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Re: Compression flange bracing

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>From over 30 years ago...  In design of power plants (non-seismic area), I
asked how we could consider bar grating as lateral support for the top
flange of grating-support members.  The answer was that the beams would not
be loaded if it weren't for the load on the grating.  If the beams are
loaded, we can count on a 20 percent coefficient of friction for lateral
support.  And 20 percent of the vertical load is gracious plenty for
lateral support.

So far as I know, the law of gravity has not been repealed.

Now, you "seismic dudes" may want to come up with some other restrictive
rules, but it remains that beams which aren't loaded don't buckle.  And if
they're loaded on the top flange, they *might* have a bit of lateral
support.

Fountain E. Conner, P.E.
Gulf Breeze, Fl. 32561


----------
> From: Lutz,James <JLUTZ(--nospam--at)earthtech.com>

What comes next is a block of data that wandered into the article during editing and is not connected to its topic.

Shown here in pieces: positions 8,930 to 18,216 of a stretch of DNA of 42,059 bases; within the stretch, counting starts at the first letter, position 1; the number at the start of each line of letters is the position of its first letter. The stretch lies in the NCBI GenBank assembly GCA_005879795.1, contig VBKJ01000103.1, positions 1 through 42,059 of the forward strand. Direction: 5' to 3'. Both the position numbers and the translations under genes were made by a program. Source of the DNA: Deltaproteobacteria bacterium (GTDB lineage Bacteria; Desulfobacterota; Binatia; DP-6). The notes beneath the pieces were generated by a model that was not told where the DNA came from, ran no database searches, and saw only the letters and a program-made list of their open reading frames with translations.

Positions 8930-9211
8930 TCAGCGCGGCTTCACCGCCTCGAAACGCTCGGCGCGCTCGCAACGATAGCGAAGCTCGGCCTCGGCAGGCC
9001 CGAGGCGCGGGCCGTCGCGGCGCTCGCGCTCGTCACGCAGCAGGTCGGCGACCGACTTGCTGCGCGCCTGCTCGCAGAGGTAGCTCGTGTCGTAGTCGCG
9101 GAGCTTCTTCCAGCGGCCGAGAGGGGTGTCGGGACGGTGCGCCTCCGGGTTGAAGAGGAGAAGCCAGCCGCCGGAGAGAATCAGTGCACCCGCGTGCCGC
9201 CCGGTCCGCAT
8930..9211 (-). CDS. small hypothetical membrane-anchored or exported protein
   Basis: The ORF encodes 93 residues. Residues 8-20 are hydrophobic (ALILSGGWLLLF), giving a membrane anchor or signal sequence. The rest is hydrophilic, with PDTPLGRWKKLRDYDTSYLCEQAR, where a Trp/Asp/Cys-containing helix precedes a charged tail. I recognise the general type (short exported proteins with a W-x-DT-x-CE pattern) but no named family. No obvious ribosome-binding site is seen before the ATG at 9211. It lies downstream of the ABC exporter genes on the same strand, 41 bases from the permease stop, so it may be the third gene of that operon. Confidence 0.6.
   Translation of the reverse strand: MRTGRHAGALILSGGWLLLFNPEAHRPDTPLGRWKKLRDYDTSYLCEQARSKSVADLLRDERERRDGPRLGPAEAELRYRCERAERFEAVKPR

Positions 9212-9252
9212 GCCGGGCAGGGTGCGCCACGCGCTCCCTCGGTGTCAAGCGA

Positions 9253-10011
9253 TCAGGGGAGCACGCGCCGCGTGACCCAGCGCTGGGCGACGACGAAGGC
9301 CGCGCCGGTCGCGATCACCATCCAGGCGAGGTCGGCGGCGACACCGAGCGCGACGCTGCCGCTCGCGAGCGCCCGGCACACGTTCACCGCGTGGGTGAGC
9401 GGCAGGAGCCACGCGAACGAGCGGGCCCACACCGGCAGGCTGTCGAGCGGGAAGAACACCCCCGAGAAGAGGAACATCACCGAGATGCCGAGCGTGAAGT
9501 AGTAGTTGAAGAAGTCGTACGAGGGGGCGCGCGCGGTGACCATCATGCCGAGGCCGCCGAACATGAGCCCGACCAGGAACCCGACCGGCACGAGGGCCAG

> To: seaint(--nospam--at)seaint.org
> Subject: Compression flange bracing
> Date: Friday, October 29, 1999 10:33 AM
> 
> The issue of compression flange bracing has come up in my practice on
> numerous occasions with respect to rafters supporting the roofs of steel
> water storage tanks. Typical practice is to not weld the rafters to the
roof
> plates, so compression flange bracing is only provided by friction of the
> roof diaphragm. This is specifically permitted by AWWA D100, which allows
> rafters to be designed as if continuously braced.
> 
> The argument I get into when reviewing the work of other designers is
that I
> think UBC (AISC Specifications) should overrule the AWWA procedure. The
UBC
> permits the use of "approved national standards" (e.g. AWWA) for the
design
> of ground storage tanks (UBC 1634.4), but I read this as applicable to
> seismic design only. In all other aspects, the UBC should govern as is.
> 
> Anybody have any thoughts on the validity of counting friction for
lateral
> support? I can't imagine AWWA recommending this design approach without
some
> sort of basis.